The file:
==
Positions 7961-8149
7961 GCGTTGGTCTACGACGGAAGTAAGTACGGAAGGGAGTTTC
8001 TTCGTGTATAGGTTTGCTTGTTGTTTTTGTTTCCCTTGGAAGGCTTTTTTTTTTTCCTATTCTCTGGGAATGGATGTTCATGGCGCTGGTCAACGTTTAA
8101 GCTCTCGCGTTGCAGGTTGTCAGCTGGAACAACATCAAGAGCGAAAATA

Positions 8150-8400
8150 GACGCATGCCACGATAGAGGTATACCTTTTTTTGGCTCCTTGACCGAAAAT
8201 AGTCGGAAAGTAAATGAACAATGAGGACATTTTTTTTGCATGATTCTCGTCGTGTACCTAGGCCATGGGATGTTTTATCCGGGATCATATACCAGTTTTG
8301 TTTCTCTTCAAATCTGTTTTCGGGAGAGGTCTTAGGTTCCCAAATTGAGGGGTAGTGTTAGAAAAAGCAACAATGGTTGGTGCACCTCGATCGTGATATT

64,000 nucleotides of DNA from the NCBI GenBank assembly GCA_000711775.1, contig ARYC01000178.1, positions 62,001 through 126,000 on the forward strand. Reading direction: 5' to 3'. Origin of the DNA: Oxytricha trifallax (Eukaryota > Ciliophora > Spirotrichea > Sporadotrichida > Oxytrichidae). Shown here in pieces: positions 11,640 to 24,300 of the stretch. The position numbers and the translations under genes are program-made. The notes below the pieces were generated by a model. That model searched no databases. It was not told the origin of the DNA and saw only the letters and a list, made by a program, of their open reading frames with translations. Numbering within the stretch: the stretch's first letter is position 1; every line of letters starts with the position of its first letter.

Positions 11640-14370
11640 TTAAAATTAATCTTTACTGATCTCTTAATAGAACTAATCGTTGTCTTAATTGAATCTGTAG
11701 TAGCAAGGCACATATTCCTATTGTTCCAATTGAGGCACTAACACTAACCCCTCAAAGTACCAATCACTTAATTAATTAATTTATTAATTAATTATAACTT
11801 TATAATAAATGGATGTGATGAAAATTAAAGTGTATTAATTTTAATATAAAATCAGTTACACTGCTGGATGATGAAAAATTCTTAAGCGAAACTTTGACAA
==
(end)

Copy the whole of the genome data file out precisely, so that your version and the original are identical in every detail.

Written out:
Positions 7961-8149
7961 GCGTTGGTCTACGACGGAAGTAAGTACGGAAGGGAGTTTC
8001 TTCGTGTATAGGTTTGCTTGTTGTTTTTGTTTCCCTTGGAAGGCTTTTTTTTTTTCCTATTCTCTGGGAATGGATGTTCATGGCGCTGGTCAACGTTTAA
8101 GCTCTCGCGTTGCAGGTTGTCAGCTGGAACAACATCAAGAGCGAAAATA

Positions 8150-8400
8150 GACGCATGCCACGATAGAGGTATACCTTTTTTTGGCTCCTTGACCGAAAAT
8201 AGTCGGAAAGTAAATGAACAATGAGGACATTTTTTTTGCATGATTCTCGTCGTGTACCTAGGCCATGGGATGTTTTATCCGGGATCATATACCAGTTTTG
8301 TTTCTCTTCAAATCTGTTTTCGGGAGAGGTCTTAGGTTCCCAAATTGAGGGGTAGTGTTAGAAAAAGCAACAATGGTTGGTGCACCTCGATCGTGATATT

64,000 nucleotides of DNA from the NCBI GenBank assembly GCA_000711775.1, contig ARYC01000178.1, positions 62,001 through 126,000 on the forward strand. Reading direction: 5' to 3'. Origin of the DNA: Oxytricha trifallax (Eukaryota > Ciliophora > Spirotrichea > Sporadotrichida > Oxytrichidae). Shown here in pieces: positions 11,640 to 24,300 of the stretch. The position numbers and the translations under genes are program-made. The notes below the pieces were generated by a model. That model searched no databases. It was not told the origin of the DNA and saw only the letters and a list, made by a program, of their open reading frames with translations. Numbering within the stretch: the stretch's first letter is position 1; every line of letters starts with the position of its first letter.

Positions 11640-14370
11640 TTAAAATTAATCTTTACTGATCTCTTAATAGAACTAATCGTTGTCTTAATTGAATCTGTAG
11701 TAGCAAGGCACATATTCCTATTGTTCCAATTGAGGCACTAACACTAACCCCTCAAAGTACCAATCACTTAATTAATTAATTTATTAATTAATTATAACTT
11801 TATAATAAATGGATGTGATGAAAATTAAAGTGTATTAATTTTAATATAAAATCAGTTACACTGCTGGATGATGAAAAATTCTTAAGCGAAACTTTGACAA